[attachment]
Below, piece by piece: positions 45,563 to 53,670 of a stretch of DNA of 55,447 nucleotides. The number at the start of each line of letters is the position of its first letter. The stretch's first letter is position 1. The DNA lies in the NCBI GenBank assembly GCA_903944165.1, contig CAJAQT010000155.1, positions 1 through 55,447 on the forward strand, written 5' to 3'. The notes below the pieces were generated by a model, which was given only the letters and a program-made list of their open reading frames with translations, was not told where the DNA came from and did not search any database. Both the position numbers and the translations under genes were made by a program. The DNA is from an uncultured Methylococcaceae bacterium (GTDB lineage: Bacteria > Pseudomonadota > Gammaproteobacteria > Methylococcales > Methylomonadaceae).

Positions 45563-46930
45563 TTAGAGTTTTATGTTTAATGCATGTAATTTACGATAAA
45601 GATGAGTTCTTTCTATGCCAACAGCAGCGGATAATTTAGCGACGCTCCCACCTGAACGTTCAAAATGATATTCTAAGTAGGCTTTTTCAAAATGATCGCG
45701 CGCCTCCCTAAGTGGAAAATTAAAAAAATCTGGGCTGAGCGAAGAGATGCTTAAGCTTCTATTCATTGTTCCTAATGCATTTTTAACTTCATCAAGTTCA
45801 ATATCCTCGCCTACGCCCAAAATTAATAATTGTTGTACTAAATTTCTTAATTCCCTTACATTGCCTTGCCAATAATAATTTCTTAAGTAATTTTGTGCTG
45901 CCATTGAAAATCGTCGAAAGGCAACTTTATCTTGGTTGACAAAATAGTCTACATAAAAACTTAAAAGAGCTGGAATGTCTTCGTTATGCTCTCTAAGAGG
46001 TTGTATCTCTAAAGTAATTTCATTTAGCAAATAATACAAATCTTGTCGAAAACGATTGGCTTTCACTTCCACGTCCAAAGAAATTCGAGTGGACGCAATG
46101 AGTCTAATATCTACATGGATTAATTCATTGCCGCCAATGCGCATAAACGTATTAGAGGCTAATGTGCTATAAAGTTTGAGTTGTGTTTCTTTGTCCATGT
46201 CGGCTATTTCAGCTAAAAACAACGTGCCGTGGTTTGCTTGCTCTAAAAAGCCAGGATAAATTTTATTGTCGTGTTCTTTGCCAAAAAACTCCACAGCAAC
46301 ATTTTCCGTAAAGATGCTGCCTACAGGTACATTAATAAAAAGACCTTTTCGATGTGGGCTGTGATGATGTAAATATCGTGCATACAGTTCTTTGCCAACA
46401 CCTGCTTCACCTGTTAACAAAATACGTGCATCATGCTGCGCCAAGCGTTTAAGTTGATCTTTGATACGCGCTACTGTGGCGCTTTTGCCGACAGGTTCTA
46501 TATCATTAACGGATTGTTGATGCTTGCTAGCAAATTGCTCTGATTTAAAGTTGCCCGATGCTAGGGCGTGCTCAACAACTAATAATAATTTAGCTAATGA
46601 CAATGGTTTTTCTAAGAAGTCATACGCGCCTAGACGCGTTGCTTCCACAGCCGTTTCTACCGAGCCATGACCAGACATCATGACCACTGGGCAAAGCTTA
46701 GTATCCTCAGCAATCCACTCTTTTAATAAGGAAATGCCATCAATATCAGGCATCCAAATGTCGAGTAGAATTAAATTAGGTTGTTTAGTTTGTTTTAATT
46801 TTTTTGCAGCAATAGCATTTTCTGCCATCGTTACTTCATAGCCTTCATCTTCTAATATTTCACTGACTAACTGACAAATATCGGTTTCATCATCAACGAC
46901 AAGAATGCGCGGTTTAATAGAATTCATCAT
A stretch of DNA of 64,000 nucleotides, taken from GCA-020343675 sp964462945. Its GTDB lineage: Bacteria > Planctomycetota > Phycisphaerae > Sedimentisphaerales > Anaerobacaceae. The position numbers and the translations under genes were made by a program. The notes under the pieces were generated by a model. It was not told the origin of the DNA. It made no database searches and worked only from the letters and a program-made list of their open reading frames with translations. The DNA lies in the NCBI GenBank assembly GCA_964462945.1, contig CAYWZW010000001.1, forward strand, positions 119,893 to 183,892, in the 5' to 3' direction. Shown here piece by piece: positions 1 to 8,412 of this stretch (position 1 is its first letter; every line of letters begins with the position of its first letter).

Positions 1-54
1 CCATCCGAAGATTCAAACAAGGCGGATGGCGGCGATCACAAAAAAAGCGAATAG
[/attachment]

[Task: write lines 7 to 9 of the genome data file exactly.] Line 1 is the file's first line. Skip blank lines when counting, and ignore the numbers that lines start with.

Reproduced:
45901 CCATTGAAAATCGTCGAAAGGCAACTTTATCTTGGTTGACAAAATAGTCTACATAAAAACTTAAAAGAGCTGGAATGTCTTCGTTATGCTCTCTAAGAGG
46001 TTGTATCTCTAAAGTAATTTCATTTAGCAAATAATACAAATCTTGTCGAAAACGATTGGCTTTCACTTCCACGTCCAAAGAAATTCGAGTGGACGCAATG
46101 AGTCTAATATCTACATGGATTAATTCATTGCCGCCAATGCGCATAAACGTATTAGAGGCTAATGTGCTATAAAGTTTGAGTTGTGTTTCTTTGTCCATGT